Thank you for taking my question. Please advise how to eliminate the behavior of my new 5-month-old Cane Corso. She pees from the excitement of meeting new people coming to the house.
In my experience, what you are referring to is called nervous wetting, or excitement peeing; I guess it depends on whom you ask or whose advice you read. However, in my working with countless dogs, I feel a slight distinction between the two. In some cases I see it as a gesture of submission, such as when the shy, soft mini-poodle meets the Great Dane and releases some urine as a way of saying, “Don’t worry, I have no intention of trying to attack or dominate you. You’re safe with me.”
To me, it’s more of an “excitement pee” when the bell rings and there’s a friend of your daughter’s with her mother coming for a play date. Especially with very young dogs, the puppy is just too excited to hold it, and releases. And if not dealt with, it can become habitual. The worst case I encountered was a 2-year-old Lab that peed every time someone came to the door! Those people were at their wit’s end, ready to become hermits.
The fix is de-emotionalizing the greeting at the threshold. The guests have to be told to be very calm and ignore the dog when the door opens. Greet the dog or the people exuberantly, and the excitement is just too much for the puppy not to release. I remember a lady who told me her brother wouldn’t listen to her and always dropped to his knees to hug and kiss the dog. I told her to have the rag and odor neutralizer at the door and tell him, “If you greet the dog and make him pee, you clean!” as you hand him the rag.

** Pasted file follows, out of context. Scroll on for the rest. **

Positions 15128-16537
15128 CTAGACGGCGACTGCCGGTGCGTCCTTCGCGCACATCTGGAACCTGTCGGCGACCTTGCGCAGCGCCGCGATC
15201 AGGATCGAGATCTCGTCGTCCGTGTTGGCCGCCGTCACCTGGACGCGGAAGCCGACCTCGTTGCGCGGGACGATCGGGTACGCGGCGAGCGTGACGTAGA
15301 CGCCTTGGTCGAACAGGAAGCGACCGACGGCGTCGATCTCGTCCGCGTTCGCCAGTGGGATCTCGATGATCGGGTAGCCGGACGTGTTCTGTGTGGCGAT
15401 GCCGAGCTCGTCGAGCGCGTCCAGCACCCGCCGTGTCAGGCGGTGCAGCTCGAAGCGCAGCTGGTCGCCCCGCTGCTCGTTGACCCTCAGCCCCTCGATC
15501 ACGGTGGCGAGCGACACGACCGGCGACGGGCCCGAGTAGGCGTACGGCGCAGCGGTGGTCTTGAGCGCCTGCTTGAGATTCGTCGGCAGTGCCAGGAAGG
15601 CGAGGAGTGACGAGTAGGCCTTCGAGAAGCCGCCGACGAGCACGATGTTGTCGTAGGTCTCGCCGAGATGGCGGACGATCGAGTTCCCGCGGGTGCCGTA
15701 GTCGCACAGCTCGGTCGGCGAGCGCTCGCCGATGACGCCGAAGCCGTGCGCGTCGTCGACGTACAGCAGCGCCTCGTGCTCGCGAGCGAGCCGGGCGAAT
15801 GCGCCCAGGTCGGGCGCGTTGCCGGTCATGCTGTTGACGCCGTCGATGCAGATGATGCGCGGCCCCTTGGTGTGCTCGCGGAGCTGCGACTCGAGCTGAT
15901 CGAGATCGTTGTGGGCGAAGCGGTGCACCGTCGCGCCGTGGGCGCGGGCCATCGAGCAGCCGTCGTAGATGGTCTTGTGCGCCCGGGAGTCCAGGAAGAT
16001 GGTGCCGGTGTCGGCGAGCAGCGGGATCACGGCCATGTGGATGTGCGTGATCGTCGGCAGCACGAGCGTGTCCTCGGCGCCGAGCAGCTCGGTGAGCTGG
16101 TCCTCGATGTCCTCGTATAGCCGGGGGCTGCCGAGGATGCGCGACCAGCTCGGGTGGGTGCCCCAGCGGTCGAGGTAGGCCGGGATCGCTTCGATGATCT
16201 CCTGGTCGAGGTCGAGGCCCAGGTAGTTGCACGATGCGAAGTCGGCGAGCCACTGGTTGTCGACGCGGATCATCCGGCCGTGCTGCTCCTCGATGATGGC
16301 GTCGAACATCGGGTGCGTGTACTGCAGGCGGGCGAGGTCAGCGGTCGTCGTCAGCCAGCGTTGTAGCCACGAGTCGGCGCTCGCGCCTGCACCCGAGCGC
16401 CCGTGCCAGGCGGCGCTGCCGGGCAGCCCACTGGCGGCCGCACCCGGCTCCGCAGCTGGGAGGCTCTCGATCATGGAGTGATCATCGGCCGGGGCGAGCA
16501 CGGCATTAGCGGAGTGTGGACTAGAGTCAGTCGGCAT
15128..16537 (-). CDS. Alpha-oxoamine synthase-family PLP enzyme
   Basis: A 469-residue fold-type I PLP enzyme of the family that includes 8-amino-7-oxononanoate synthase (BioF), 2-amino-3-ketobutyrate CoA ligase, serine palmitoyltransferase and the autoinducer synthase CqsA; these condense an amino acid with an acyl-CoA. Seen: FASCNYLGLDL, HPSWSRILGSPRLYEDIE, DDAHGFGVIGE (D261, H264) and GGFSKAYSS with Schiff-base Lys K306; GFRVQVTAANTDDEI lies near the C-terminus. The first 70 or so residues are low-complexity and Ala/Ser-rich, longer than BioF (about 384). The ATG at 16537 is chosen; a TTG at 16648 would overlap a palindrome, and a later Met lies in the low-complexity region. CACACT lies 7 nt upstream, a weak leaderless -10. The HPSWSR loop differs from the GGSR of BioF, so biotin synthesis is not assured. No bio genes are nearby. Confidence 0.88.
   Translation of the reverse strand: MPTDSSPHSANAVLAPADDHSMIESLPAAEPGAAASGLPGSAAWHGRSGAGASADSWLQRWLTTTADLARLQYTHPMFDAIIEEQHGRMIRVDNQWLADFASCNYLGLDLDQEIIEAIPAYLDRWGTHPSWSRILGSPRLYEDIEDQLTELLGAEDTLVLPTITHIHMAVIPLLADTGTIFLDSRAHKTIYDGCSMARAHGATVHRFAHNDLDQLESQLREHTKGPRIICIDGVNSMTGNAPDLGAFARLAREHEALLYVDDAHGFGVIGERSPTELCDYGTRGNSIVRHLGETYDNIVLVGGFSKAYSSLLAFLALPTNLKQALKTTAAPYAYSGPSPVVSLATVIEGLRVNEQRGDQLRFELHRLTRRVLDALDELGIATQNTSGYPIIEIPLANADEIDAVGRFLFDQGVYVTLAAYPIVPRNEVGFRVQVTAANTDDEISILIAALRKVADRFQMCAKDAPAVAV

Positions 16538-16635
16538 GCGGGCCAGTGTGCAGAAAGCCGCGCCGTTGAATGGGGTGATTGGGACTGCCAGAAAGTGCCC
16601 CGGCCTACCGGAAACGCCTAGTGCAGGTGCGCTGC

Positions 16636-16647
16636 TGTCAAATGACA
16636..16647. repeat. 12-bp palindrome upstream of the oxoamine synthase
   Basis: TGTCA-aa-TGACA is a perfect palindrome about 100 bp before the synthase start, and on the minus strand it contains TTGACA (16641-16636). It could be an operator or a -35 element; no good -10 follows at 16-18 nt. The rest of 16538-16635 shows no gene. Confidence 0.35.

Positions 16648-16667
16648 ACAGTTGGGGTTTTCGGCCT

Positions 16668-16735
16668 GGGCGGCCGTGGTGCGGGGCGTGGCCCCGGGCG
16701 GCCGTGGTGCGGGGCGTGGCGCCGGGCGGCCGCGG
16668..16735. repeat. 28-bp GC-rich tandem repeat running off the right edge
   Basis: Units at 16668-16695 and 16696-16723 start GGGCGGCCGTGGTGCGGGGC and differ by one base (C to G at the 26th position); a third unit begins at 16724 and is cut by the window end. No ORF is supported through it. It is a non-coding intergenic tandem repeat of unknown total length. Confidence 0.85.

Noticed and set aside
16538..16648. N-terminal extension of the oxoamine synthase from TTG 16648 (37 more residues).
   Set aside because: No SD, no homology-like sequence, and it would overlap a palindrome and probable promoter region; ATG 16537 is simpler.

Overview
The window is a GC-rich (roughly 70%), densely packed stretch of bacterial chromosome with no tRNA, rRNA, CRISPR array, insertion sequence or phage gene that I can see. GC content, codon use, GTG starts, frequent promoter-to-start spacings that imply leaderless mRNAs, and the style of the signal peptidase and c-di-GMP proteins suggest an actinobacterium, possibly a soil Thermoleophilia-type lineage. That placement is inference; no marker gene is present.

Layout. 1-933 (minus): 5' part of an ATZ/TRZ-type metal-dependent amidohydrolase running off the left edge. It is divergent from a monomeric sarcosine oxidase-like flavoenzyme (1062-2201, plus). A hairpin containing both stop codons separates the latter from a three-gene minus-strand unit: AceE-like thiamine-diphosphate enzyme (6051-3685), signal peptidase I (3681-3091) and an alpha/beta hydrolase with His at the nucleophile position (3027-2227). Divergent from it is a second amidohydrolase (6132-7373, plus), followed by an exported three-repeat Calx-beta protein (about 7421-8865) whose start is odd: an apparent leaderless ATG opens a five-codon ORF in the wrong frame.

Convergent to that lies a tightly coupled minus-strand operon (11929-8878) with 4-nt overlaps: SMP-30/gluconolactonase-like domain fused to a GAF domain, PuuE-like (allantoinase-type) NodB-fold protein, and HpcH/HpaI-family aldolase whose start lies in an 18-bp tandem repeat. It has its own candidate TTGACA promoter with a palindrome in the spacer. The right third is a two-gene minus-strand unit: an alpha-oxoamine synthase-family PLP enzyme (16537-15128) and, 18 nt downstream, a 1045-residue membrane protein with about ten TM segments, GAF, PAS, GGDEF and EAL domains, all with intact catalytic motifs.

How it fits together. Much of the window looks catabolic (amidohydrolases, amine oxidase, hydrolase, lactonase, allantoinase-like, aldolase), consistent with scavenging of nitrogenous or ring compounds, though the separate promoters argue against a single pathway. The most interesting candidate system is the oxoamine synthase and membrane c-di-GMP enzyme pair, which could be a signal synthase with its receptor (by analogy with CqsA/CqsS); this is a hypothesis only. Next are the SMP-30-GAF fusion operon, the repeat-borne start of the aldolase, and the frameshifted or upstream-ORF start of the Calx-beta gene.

Another thing you can do is let the dog smell treats in your hand, and toss them away from the door as you let the people in. Then have the people come in, sit down, and not be loud or exuberant with the dog. Part of my basic training regimen always included what I called “the Door Turmoil Routine,” the routine to eliminate the turmoil at the door. And that consisted of praising the dog for letting you know someone’s at the door, telling the guest to hold on a minute, directing the dog away from the door but within sight of the door, and having the dog stay there while you let the guests in, and then calling the dog over to sit (instead of jumping on the guests) to earn a treat. In most cases this was a difficult lesson, because it requires overcoming a dog’s natural territorial instinct.
The good news is, in the great majority of cases the puppy outgrows the excitement peeing pretty quickly.
Good luck, and congrats on your new family member.